Your point that FMA is a singular point that can be measured is not something you have shown.

    Ok, as joked about already, I think I am the best authority. Do it my way. I will write it down and then it wil be done my way. I do not want to go back and relearn a different way.

    If someone else does it (* Ok Maybe Steve could do it ;) *) I would be very furstrated with the changes and new requirements and the arguements about how it was counter intuitive to the way I did things.

    So as stated a committee would be convened and given authroity to generate basics. It would be argued about for a long time if there was proper representations.

    Or it would be a group in name and have less influence than the League of Nations did.

    I do not see your point of distinction you are trying to make about Teachers and Instructors.

    One could argue that being an Instructor is better as that term is used with higher education learning.

    Not sure of your point there.



    And yes I expect one of the following responses:

    1) You suck and just do not get because:
    You are not Filipino
    You did not grow up in the Phillipines
    You did not *Insert Reason Here*
    2) You just do not see my point *pout*
    3) no reply at all just go away
    4) make comments about how everyone attacks me
     
  3. I think this thread illustrates the difficulties with "Unity". Like Mike commented, it is people that unify and not systems.

    This is exactly what happens in our group most meetings. Usually having seen something on youtube heh heh....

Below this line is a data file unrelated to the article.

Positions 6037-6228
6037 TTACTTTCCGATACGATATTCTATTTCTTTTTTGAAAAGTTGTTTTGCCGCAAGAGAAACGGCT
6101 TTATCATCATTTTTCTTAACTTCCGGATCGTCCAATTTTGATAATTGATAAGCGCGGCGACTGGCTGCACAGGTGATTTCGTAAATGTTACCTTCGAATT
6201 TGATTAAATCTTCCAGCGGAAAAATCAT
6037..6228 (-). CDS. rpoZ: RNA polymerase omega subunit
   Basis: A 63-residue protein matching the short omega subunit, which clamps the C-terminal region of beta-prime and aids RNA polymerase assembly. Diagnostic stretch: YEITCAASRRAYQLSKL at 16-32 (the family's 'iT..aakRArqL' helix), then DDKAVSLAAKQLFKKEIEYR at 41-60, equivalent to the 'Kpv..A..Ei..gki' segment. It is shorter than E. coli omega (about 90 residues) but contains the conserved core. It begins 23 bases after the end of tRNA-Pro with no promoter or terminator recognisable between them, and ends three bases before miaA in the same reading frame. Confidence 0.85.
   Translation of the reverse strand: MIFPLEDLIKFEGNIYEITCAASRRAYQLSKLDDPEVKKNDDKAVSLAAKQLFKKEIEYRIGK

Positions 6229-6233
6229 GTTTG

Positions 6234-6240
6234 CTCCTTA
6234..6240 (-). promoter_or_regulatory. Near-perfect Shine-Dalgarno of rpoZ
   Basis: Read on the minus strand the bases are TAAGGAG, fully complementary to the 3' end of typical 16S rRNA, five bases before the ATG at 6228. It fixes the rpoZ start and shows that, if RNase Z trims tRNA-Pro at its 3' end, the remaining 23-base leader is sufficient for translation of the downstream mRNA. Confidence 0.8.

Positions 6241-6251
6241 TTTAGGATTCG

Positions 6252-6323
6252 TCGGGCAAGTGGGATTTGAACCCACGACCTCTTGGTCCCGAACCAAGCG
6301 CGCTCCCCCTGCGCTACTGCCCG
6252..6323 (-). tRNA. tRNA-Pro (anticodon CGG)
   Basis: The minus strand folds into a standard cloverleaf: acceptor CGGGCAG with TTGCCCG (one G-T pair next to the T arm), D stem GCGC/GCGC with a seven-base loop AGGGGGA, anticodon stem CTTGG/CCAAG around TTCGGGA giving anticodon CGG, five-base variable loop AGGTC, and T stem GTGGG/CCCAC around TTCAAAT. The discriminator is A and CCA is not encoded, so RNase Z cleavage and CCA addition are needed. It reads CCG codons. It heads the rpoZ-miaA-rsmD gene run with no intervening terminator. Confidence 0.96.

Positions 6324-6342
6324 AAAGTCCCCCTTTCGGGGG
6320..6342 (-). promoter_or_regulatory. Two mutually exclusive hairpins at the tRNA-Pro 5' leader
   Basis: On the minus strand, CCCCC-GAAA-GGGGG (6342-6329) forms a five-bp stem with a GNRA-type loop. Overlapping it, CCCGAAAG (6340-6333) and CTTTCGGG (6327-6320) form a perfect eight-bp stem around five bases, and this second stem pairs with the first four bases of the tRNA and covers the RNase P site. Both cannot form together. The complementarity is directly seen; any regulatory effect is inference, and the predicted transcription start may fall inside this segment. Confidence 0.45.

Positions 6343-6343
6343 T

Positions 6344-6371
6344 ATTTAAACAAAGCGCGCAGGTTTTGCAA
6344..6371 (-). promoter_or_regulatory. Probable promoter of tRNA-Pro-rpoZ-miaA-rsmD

4. gagimilo

    gagimilo Member

    One has to wonder what would be the true reason for such unification? To me, the standardized curriculum, as mentioned earlier, is not even a reason at all, maybe just a method to achieve the potential uniformity. It is funny how some people here have mentioned various other ethnic martial arts and their governing organizations, but let's see something else - do you even find all math or physics handbooks/curricula uniform at the high-school level in any country?

    Back to the reason...even if there were no any ego-driven motives in hindsight whatsoever (which is arguable), do you really believe a uniform outer look would contribute to greater popularity of FMA? And even if so, to which purpose? Becoming part of the Olympics?

    After all, if the aim is to raise the sport of FMA to a higher level, there is no need to unify the curricula as such. I believe that solid results could be achieved with a Mac-Nap scheme, as presented in the book "Cebuano Eskrima" by Nepangue and Macachor.

    I'd say that once again, Mr. Blackgrave has hit the nail and managed to summarize the whole thing as concisely as possible.
     
  5. arnisador

    arnisador Active Member

    The Phil. govt. wants to teach a unified or perhaps standardized version in the schools now that arnis is the national sport. Remy Presas had good success with that in the 70s, but it was his vision of the art. One person can do that, but with a committee it's different. I still say that looking at the example of the ZNKR and it's standardized iaido system, and similar standardized versions of Japanese weapons arts, is instructive. It can be done but you lose a lot of flavor and the feeling that you're studying a well-integrated system. Still, I did seitei iaido and really liked it, and it's a good launching-point for studying a true koryu system. This could be done for the FMAs too.
     
  6. Carol

    Carol <font color = blue><b>Technical Administrator</b><